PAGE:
The University of Minnesota will offer free or reduced tuition to members of the state's recognized Native American tribes starting in 2022.
The U of M announced Monday it is expanding its tuition support program for Native American students through its new University of Minnesota Native American Promise Tuition Program.
“For 170 years, our university has focused attentively on the needs of all Minnesotans," U of M President Joan Gabel said in a statement. "Today we are taking a positive step forward in addressing the needs of Indigenous peoples with a history that predates this state and institution — a step I sincerely hope will have a lasting impact on Tribal communities.
“We have been very honest from my first days as president that we need to better serve citizens of our Tribal Nations and their communities," Gabel added. "This program is a meaningful step to increasing access and continuing to improve retention and graduation rates while closing opportunity gaps, all of which aligns with our mission and our systemwide strategic plan, MPact 2025.”
This new program will offer scholarships covering full U of M tuition at all five campuses (Crookston, Duluth, Morris, Rochester and Twin Cities) starting with the fall 2022 semester.
Those eligible for free tuition via this program include students with an annual family income of up to $75,000. Students from families with an annual income of up to $125,000 will be eligible to receive "highly discounted" tuition, as much as 80-90% in "many" cases, the university said.
Eligible students must be enrolled in one of the state's 11 federally recognized Tribal Nations and come to the university straight from high school or transfer from a Minnesota-based Tribal college.
“Tuition benefits for Native American students will provide more access to the University of Minnesota than ever before. This level of financial assistance — along with the necessary support systems to help Native American students find a welcoming place within our university so they can complete their degree and graduate — can dramatically alter the course of an individual’s life,” Karen Diver, the university’s senior advisor to the president for Native American affairs, said in a statement.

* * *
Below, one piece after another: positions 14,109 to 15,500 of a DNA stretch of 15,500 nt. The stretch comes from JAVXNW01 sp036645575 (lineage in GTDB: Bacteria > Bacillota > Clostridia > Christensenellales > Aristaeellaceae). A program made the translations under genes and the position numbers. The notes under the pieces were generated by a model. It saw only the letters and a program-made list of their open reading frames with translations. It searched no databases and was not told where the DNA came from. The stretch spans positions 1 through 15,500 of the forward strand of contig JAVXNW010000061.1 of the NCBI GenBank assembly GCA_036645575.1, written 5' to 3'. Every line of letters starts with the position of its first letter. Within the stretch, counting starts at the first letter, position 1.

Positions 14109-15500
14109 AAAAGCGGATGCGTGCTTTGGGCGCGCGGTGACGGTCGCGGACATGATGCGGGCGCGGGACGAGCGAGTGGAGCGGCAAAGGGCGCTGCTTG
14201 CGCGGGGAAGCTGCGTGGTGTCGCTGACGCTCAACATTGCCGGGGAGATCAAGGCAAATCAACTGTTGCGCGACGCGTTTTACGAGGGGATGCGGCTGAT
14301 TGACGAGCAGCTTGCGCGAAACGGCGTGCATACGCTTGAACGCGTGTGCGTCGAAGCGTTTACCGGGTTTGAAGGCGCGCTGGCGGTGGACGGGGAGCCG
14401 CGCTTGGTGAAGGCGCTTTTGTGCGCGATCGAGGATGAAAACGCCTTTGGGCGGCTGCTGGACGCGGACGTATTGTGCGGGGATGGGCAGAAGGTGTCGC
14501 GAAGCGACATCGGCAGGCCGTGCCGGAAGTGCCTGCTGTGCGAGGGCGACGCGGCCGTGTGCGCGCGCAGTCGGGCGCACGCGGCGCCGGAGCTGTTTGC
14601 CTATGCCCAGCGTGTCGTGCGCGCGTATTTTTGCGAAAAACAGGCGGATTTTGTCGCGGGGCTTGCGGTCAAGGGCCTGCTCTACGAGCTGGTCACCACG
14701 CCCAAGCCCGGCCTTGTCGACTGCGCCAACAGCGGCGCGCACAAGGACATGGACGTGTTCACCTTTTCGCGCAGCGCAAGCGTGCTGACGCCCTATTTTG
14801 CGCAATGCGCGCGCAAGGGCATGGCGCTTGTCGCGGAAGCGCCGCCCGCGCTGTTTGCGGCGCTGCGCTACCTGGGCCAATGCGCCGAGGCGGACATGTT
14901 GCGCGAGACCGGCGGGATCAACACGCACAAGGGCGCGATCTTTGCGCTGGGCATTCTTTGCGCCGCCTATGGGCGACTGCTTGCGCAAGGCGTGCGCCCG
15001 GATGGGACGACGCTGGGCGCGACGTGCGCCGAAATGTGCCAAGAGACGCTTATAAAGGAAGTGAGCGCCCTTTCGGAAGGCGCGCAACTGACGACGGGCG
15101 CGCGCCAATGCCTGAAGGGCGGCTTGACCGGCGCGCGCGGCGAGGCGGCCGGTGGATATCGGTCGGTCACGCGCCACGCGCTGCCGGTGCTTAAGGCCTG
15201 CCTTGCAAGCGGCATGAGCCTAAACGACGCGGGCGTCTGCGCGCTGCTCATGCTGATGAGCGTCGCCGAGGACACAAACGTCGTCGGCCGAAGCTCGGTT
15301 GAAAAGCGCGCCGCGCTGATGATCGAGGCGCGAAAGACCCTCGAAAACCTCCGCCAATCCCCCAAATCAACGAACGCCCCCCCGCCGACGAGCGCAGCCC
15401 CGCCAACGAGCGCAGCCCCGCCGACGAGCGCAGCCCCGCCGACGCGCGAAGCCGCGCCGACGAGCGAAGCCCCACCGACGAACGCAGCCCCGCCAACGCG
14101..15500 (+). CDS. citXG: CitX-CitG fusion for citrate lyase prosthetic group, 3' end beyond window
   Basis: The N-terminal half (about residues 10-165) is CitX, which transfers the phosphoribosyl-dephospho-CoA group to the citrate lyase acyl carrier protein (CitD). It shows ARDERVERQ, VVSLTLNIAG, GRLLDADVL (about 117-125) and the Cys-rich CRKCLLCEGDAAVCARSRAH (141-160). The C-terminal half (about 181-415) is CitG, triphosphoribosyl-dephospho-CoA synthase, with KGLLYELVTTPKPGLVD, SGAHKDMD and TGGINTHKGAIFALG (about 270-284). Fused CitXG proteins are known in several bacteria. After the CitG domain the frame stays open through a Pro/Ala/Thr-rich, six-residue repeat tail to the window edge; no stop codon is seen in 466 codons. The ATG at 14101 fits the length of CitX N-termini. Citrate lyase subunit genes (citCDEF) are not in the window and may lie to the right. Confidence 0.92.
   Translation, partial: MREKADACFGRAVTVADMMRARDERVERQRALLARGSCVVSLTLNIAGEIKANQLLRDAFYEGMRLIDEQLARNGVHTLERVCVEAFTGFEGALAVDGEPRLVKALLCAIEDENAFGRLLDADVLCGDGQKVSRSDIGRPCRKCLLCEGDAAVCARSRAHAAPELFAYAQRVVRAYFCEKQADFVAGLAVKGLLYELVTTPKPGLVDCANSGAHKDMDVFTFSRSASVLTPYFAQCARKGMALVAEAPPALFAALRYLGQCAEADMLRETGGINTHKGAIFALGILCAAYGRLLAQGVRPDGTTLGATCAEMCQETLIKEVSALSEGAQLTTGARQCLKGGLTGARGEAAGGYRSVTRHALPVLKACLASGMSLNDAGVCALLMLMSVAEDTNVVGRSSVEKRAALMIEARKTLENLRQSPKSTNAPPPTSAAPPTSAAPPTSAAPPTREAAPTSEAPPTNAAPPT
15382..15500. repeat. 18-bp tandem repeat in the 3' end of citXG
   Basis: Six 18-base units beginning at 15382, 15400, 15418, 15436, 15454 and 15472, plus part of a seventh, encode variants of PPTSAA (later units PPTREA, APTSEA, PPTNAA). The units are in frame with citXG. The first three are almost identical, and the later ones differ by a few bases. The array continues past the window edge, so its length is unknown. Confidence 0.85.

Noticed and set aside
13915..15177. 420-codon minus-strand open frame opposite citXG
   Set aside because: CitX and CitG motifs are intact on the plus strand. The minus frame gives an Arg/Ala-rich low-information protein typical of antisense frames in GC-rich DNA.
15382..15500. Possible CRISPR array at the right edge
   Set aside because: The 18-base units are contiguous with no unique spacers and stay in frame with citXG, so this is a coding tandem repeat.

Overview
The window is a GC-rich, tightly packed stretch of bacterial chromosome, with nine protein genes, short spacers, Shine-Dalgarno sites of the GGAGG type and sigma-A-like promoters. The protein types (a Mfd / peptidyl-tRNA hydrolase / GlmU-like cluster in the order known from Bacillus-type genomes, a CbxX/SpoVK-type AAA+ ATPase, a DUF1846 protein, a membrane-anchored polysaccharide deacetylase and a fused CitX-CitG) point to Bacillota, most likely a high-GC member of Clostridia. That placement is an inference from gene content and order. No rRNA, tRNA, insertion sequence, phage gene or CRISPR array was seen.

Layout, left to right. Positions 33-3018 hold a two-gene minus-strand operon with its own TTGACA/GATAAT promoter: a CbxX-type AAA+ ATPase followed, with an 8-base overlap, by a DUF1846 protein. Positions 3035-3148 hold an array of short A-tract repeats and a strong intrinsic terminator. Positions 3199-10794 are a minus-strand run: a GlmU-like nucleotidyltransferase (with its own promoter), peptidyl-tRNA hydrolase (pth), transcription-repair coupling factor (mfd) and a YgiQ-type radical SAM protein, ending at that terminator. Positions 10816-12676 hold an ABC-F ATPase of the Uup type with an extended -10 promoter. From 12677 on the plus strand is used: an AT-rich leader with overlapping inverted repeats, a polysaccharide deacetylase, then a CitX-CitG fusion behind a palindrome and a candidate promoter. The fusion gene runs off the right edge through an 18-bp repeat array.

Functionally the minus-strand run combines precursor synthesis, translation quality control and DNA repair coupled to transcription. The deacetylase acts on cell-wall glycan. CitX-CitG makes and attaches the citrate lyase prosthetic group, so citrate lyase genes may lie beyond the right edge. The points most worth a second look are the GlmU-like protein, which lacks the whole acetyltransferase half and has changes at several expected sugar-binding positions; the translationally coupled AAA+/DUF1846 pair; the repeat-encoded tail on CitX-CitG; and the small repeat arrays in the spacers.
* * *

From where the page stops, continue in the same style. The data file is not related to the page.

“Educational attainment is critical to sustaining healthy and prosperous communities, as well as self-determined citizens," Driver added. "This is a significant step toward more equitably offering the access and opportunities that our students and communities need.”
The Native American Promise Tuition Program is an expansion of the tuition waiver program at the U of M Morris campus that's been in place for decades.
The waiver program at the Morris campus stems from the school property's extensive history with Native Americans. It was home to Anishinaabe and Dakota/Lakota people prior to becoming a Native American boarding school from 1887-1909, the school's website says. The campus was then transferred to the State of Minnesota, with the stipulation that Native American students "shall at all times be admitted to such school free of charge for tuition."
The campus served as the West Central School of Agriculture from 1910-1963, at which point it became the U of M Morris. More than 6,000 waivers have been awarded to Native American students since the Morris campus joined the U of M system.
The U of M says this new program will be among the most comprehensive free and reduced tuition programs for Native American students in the United States.